"Well, yes, if it was the real 'they'."

"Of course it was the real they. Things don't change in the dark, you know, Thomas."

Thomas was startled. Actually, Swazey had come to look ghastly. His bones were appearing out of his gentle fat face. (Had Buddha Bones?) A luminosity was somehow suffusing his countenance and transforming it into a death's-head.

"Of course not, of course not…Incidentally, you haven't been X-rayed today or anything, have you?"

"Not at all. I didn't rise until dark."

"I see. But really, Swazey, everyone is inconvenienced by all of this pleasure and good, you know."

"What is inconvenience, Thomas?"

"Inconvenience is not having things in their accustomed places and not doing things according to their accepted priority and with their proper efficiency."

"Very well! Provided there is an underlying good that is greater than the substitute good. What is a vacation, Thomas?"

"A vacation is doing the unaccustomed outside of its usual order of priority without regard to efficiency provided it is generally pleasurable." Thomas was feeling his oats again. He ordered beer now for both of them.

"Is all which goes on in New York this evening pleasurable?"

"No, it is not."

"Is it pleasurable to you?"

"Well, yes it is, in a way."

"Do not fear that I shall try to move from the particular to the general."

"Thank you, for that would be the universalist fallacy."

"Yes, and we would leave that for Callicles and the likes of him."


"No matter. Let me ask, if a thing is not pleasurable, can it be good?"

"You have said so and I have agreed, Swazey, that what all these people are doing is better than what they would be doing.

"Good it is then. But as you guessed, Thomas, -- not pleasurable."

"Right," ( did not guess -- you old fag ; I am said to guess truth whereas you know it.)

"Now, of course, for a great many of these citizens, what they are doing now is both a pleasure and a good, for instance the cab drivers, the doormen, and the little boys. What proportion of the population would you say, therefore, is obtaining both good and pleasure?"

"Well over half, I should say, are enjoying a true vacation."

"But without pay," interjected Nalbandian the Obstreperous, who had been assiduously overhearing the discussion even while the others at his table were boozing and necking and raising a hullabaloo.

"Fine," continued Swazey, glaring malevolently at Nalbandian who leaned forward on his thick cane, resting his chin on its knob and beaming genially. "Now the rest, it would seem, are not sensing pleasure later on, do you think, Thomas, because of the good that they are doing now?"

"As a matter of fact, Swazey, most of them will. They will tell stories. They will derive enjoyment from the knowledge that they have gained of human relations and from their new ability at introspection. As you say, Swazey, 'Know Thyself.'

"They will have the pleasure that comes from well-exercised muscles, from clear eyes, from a good night's sleep."

"Now, whatever gives a greater postponed pleasure cannot be considered unpleasurable in the balance, can it, Thomas?"

"Say that again Swazey." (Nalbandian was chuckling in a diverting way.)

"I say, what is good now and pleasurable later, should be given credit on both counts, of course." Swazey sipped his beer and belched in satisfaction.

"A belch is not a good, Swazey." This came from Nalbandian. Thomas was too ashamed of his own excesses of the evening to criticize anyone else's.

"It is personally convenient. Though I fail to see what concern it is of yours. If you were turned to your own table you would not have heard it."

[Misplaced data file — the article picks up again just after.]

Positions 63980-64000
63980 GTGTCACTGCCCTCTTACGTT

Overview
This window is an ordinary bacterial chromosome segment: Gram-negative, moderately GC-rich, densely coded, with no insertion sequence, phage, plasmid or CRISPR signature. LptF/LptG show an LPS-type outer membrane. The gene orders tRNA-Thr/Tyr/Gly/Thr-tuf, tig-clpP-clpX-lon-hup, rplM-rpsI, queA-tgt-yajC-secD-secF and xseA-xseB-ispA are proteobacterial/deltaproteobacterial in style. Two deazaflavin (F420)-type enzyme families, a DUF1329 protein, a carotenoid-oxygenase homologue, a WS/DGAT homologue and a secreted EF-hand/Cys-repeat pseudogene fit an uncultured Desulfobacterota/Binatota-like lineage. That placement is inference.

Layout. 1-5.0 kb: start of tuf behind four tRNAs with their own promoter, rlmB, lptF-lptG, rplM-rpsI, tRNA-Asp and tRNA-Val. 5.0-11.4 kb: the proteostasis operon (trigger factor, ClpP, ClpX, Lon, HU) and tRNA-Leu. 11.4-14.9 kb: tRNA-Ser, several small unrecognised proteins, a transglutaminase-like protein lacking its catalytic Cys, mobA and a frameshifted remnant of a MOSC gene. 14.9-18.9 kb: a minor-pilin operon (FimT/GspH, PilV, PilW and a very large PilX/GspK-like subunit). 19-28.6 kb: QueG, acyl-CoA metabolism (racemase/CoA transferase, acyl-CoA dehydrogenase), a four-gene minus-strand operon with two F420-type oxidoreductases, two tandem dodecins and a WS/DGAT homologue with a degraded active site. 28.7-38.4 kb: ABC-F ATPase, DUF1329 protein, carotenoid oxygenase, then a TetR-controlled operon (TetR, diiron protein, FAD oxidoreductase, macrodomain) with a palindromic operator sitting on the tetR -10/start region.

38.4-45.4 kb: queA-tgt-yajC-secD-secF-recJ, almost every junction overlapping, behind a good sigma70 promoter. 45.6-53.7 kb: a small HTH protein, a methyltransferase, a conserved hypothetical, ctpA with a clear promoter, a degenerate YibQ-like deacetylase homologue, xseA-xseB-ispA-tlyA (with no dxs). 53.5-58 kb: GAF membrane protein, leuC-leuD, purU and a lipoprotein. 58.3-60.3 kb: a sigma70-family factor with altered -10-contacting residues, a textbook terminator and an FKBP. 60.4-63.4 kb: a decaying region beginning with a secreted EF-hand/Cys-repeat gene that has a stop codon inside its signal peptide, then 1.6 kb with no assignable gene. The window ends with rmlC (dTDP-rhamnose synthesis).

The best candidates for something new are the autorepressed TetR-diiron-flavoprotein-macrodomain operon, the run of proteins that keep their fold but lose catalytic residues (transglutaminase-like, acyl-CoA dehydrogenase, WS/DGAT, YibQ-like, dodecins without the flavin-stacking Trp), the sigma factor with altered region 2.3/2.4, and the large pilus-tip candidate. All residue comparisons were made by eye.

'"A rose in the empty desert still stinks good. Ha-ha" And Nalbandian placed his head back on the knob of his cane, smiling genially.

Thomas intervened. "Furthermore, Swazey, we have not properly accounted for those who have fallen down steps and broken their legs or for the man on the operating table when the lights went out."

"No, that is true, Thomas, we have not. But for every one like that -- there cannot be more than a hundred operating tables in New York -- are there not a great many more of the other type, of men and women who will be alive and well tomorrow…Men who were not murdered tonight because their wives found them still useful…Potential victims of gangs that could not assemble for a rumble…Women that escaped rape because their would-be assailants were lodged safely in subway cars…Children who avoided trucks that could not move fast enough to kill. There must be thousands of these. I won't mention the million neurotics who feel for the time being that they are involved in something bigger than their internal conflicts."

"Just a second. You say for the time being. Won't all of these evils be multiplied in the days to come? Won't the rapist, the rumblers, and speeders, the prostitutes and all the rest make up for lost time?"

"To some extent, perhaps," admitted Swazey. "But for a dead opportunity, there is no resurrection. The clock of evil will never catch up with these dark untold hours. The good will live on."

"Right, right, right!' bellowed Nalbandian, hammering his cane on the floor. (It was Thomas' turn to be annoyed at this interloper, a perennial adjunct professor whose classes were so suspiciously popular that he was never offered permanent appointment.)

Swazey hastened through the breach which Nalbandian had opened. "Every general policy, my dear Thomas, hurts some and helps others. The law is only a statistical preference for one set of harms and one set of helps."

"Go on, Swazey! Surely, you would not wish to perpetuate this state of affairs."

"Forsooth, no! Sufficient unto the night is the good thereof."

"Bravo!" (Damn that Nalbandian!)

"And you would not deny me the right to find my pleasure in being useful?"

"Not at all."

"Even though it's active good that I'm seeking, not an accident or the will of God preordained?"

"Hell, no?"

"And even though I may cause more harm than good by my bungling?"

"That's the other fellow's look-out."

"Well, then. I'm getting out of here." So saying, Thomas swept some coins off the table into his pocket and, breaking through cordons of bodies, strode with uplifted head into the open air.

"You know," mused Swazey, addressing Nalbandian now in an absent minded fashion, "that was my small change that he went off with."

"Buck up, if you'll forgive the expression," Nalbandian boomed heartily. "A teacher must pay for the privilege."